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How do I set up a global Active Directory environment in a one-tree structure with three regional ro

Expert Laura E. Hunter breaks down how to institute the one-tree structure in an Active Directory forest.

I am new to Active Directory. Our company would like to set up an AD environment globally in one-tree structure with three regional roots: Asia-Pacific zone, American zone and European zone. I understand the normal way to do this is to set up a global root, then start implementing with all the policies and configuration down to the root of the three regional zones, then the sub-zone of the regional zones. However, we would like to set up our zone first (we are one of the regional zones) then later down that track, we would join the root and form a triangle zone with the remaining two zones.

I would like to know:

1) Is it possible to join the root if we do it in a bottom up approach rather than a top down approach?

2) Apart from the naming convention (already agreed globally) would there be other things that need to be standardized globally? My concern is that if the root is going to use different standard (rather than the naming convention) we may have to redo the whole thing again to make our region join back to the root.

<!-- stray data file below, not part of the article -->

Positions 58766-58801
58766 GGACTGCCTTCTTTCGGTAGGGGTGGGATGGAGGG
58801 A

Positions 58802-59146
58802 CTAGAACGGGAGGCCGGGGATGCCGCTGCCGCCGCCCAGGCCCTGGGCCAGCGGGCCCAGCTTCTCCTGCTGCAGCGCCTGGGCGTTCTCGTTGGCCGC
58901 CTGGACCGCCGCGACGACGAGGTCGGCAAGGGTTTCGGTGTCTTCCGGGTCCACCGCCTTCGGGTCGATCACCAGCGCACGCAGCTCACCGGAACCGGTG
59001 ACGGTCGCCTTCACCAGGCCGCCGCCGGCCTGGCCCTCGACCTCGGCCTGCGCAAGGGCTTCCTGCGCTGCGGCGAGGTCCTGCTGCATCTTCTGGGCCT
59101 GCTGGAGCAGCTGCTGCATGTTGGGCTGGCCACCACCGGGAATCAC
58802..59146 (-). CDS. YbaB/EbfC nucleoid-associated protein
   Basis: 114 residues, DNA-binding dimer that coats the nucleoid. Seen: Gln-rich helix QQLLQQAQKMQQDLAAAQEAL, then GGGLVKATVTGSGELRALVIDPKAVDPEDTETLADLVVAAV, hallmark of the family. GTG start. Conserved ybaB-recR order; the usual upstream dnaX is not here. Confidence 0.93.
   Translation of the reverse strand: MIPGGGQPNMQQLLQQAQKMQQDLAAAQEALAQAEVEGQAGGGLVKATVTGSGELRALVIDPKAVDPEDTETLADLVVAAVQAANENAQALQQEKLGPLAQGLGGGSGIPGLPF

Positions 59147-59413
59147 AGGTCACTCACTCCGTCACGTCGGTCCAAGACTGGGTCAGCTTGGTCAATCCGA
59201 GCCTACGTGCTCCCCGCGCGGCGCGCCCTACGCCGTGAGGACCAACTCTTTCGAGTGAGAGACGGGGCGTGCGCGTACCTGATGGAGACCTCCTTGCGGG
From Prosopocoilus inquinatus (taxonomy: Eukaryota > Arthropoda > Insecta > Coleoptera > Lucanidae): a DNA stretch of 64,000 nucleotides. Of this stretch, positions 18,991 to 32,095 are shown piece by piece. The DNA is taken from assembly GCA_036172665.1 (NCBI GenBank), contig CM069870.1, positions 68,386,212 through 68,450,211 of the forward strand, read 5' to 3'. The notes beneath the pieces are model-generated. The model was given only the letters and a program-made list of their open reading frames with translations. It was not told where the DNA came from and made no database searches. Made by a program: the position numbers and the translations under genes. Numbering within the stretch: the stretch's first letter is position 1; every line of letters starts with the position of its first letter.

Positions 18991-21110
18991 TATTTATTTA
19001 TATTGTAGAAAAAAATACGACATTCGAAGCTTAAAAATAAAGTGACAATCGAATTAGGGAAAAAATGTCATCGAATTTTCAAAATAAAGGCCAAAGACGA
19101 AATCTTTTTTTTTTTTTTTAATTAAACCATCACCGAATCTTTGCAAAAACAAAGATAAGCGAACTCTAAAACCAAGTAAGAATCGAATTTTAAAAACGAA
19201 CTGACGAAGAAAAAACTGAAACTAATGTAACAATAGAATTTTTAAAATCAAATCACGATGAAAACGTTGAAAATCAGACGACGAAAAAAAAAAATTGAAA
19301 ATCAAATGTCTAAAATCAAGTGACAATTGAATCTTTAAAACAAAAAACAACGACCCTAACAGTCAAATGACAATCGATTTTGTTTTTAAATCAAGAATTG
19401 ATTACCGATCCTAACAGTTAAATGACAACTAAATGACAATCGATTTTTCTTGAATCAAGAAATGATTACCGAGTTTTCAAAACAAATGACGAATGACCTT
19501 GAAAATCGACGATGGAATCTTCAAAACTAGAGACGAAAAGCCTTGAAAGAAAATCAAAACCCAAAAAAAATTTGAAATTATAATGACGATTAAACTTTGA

3) Would the effort be bigger to do it this way rather than the top-down approach?

The first domain that you create in an Active Directory forest becomes the forest root domain. This domain must remain the forest root for the lifetime of the Active Directory forest; it cannot be restructured to become the child of another domain without rolling up or migrating to a new Active Directory forest.

If you wish to pilot AD in a child organization before the parent orgs are ready, you will probably need to use the Active Directory Migration Tool or another third-party migration tool to restructure your forest environment later down the line. If you have decided as an organization that you will be moving to AD anyway, my best recommendation would be to plan and perform the entire rollout as a single, rational process, rather than launching ahead with a small portion of the upgrade that will likely need to be re-done at a later time. This includes determining a consistent naming convention for your DNS and AD domain names and zones, as well as organizational and naming conventions for your user and computer objects.

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